Re: N-version software compared to others

From:         Tom Speer <speer%do.edw@mhs.elan.af.mil>
Organization: 412th Test Wing / TSFF
Date:         24 Jun 96 00:42:05 
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Charles Radley wrote:
> ...It is less effective than some techniques, more effective than
> others.  It can be accomplished  more easily than Formal Methods, but
> is probably less effective....

I missed the beginning of this thread, and with responses from the likes
of Prof Littlewood, you've got it from the authority.  But here's a
yeoman practioner's experience:

The STOL/Maneuver Demonstrator (an F-15B modified with canards, 2D
vectoring/reversing nozzles, and an integrated flight/propulsion control
system) was the first aircraft in the US to fly without a dissimilar
backup system (the British FBW Jaguar preceeded it).  The aircraft is
now at NASA Dryden as the ACTIVE F-15.  I worked in the SMTD program
office, and was responsible for overseeing the development of the IFPC
hardware and software.  Naturally, we were concerned about the generic
software fault problem, since the software was flight critical and
common to all 4 channels.

I looked into the pro's and con's of N-version programming, and ran
accross some interesting studies.  The one that impressed me the most
was one in which a couple of universities teamed up to provide something
like 16 independent programmer teams to code software from a common
spec.  I believe the problem given them had to do with SDI decoy
discrimination.  From these teams' products, many triplex combinations
were formed and tested against a "golden" version produced by the
instructors.  The triplex versions were more reliable than single
versions.  However, they also found that the triplex voting did _not_
preclude common software errors and that the software errors were
statistically correlated.

The reason for this striking finding is that all versions were coded
from common requirements (naturally).  Where the requirements
specification is ambiguous or hard to understand, it's difficult for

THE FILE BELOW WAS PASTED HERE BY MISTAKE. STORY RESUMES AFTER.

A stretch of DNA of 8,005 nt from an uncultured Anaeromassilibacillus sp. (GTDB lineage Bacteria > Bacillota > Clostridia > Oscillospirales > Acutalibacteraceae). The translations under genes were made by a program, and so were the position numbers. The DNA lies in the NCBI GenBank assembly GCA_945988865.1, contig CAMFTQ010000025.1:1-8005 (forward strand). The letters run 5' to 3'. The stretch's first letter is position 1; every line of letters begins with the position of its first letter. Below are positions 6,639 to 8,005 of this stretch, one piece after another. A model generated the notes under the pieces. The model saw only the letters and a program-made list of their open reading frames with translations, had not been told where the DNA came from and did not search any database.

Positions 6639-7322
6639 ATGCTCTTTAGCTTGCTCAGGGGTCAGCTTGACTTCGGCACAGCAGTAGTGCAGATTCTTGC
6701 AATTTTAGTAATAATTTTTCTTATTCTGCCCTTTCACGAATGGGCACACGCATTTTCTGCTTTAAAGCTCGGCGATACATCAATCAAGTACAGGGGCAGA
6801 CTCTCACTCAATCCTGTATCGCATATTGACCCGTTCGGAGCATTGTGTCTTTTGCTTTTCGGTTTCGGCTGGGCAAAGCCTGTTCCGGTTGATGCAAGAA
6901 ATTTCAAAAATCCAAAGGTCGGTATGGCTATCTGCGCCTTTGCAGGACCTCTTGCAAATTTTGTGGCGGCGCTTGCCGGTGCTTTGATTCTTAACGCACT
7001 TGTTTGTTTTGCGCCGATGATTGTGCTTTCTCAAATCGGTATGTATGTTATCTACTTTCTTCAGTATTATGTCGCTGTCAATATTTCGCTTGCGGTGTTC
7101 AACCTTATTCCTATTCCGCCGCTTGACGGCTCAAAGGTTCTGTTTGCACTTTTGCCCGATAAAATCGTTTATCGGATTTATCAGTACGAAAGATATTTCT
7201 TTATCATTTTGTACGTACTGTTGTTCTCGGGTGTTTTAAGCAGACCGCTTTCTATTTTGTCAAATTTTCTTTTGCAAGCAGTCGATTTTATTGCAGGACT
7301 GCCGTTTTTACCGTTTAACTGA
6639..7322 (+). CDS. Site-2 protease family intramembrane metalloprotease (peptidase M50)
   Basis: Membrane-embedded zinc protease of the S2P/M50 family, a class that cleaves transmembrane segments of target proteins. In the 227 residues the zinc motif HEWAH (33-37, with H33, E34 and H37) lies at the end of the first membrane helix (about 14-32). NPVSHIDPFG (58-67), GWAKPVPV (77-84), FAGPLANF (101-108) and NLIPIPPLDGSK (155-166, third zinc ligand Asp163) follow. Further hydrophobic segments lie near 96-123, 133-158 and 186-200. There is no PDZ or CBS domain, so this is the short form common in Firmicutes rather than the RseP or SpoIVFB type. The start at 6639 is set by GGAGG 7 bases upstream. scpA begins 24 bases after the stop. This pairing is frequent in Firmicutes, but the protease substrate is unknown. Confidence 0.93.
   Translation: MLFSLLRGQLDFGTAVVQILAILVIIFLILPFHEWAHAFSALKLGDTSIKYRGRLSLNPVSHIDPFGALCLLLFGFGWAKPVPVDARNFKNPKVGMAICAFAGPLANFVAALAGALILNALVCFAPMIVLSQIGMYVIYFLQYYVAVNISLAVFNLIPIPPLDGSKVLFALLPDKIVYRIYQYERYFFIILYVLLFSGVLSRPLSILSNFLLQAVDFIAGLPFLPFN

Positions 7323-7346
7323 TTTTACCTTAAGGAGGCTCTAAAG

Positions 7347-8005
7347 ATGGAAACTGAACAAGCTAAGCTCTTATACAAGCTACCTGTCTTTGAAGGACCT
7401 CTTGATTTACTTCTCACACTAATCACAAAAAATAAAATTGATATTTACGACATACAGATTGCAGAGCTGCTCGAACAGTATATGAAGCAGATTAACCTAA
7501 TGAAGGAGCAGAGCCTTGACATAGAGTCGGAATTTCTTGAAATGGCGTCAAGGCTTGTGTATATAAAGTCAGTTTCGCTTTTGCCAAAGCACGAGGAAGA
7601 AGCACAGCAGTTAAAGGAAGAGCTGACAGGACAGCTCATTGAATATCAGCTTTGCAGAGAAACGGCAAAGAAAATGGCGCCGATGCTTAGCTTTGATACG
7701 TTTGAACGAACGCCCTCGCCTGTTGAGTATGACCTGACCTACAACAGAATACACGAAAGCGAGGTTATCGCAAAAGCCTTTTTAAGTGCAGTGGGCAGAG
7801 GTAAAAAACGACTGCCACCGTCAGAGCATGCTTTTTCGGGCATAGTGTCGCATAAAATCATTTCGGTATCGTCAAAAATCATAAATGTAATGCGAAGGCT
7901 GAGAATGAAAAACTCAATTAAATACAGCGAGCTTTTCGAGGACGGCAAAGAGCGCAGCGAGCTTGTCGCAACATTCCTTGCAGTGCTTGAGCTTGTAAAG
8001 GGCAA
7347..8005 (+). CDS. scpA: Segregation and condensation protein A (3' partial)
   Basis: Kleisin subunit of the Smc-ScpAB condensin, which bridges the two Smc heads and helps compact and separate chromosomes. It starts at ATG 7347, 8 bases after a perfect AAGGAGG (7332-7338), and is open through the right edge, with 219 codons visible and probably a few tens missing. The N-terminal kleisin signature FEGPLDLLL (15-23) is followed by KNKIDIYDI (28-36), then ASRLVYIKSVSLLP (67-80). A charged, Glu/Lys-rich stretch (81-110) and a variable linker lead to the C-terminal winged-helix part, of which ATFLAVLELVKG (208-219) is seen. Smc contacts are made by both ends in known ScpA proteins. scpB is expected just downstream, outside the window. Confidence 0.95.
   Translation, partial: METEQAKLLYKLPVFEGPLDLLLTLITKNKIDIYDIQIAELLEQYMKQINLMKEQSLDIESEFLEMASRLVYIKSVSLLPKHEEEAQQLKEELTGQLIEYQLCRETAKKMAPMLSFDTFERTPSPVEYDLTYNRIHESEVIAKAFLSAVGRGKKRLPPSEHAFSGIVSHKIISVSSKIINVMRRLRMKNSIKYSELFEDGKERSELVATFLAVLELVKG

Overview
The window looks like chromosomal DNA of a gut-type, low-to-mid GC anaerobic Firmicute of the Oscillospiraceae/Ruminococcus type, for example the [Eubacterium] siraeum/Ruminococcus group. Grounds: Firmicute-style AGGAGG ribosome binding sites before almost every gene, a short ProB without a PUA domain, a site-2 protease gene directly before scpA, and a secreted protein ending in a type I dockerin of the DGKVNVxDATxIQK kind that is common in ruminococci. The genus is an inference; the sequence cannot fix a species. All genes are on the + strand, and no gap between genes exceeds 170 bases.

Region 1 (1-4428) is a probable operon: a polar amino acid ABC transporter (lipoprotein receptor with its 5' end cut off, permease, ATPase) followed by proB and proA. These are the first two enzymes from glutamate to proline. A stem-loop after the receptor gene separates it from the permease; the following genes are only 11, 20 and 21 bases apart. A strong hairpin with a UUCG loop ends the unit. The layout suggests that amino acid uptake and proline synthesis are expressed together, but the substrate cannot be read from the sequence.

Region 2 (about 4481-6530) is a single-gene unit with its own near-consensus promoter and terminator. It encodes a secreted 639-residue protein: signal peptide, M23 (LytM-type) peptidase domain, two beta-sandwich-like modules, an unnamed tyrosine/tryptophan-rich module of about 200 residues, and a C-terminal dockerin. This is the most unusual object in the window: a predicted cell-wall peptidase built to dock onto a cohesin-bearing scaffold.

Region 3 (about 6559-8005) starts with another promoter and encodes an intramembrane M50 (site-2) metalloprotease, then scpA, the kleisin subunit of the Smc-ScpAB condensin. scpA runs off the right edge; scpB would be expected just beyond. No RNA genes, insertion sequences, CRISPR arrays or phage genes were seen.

everyone.  Plus, programmers tend to have similar backgrounds, and so if
one person has misconceptions, then many people can share the same.  So
people tend to make many of the same mistakes.

So, if you have to convince a certification authority that there is no
possiblilty of a software fault, then formal methods are your only hope.
You can't rule it out with N-version programming.

That being said, there's a tradeoff between reliability and
availablilty. For example, a secondary control system like for flaps or
slats, has to have high reliability but it may not be as stringent in
availability. It may be highly important that faults be detected so as
to avoid the possibility of asymmetric deployment or retraction.  But it
may be acceptable to have more false alarms which result in the flaps
being frozen in position because the aircraft can still be landed
safely whether they are up or down.  For such an application, N-version
programming may be appropriate because there may be a greater chance of
an error in one or the other channel, but the chance of a common error
is acceptably low.  Just as twin engines have twice the chances of
engine failure but a much lower chance of total thrust loss, compared to
single engine aircraft.

The primary control system of a fly-by-wire aircraft must have high
availability because the "fail safe" state is only marginally more
acceptable than the failure state.  In this application, it may be more
desireable to slant the risk toward the undetected failure than to have
false alarms.  So single version software may be the way to go.  The
consequences of failure also mean that considerable resources can be
devoted to the development of this version in order to reduce the
chance that such an undetected failure exists, so formal methods are
appropriate.

On the STOL/MTD, we used an autocode generator to create the control law
code directly from graphical input of the block diagrams.  The autocode
generator used a library of thoroughly validated routines which
corresponded to the diagram blocks.  By eliminating human involvement as
much as possible in the coding, we were taking a step in the direction
of formal methods, although I can't claim anything like formal methods
were used.  So far as I know, this was the first time autocoded software
was used in a primary flight control system.

Autocode generators have become pretty much a part of routine control
system synthesis, as much for their convenience as because of the
increased reliability.  They can now produce code which is comparable in
speed and memory to hand coding, so there is little reason not to use
them.

I believe it's possible that formal methods could be developed to the
point where they actually speed up the development process and can be
justified as much on the basis of reducing product cycle times as on
their contribution to safety.  But this will require them to be used
right from the outset in the development of the requirements, and this
culture change may well be a far bigger impediment than the creation of
the actual tools themselves.

Something to look forward to.

TS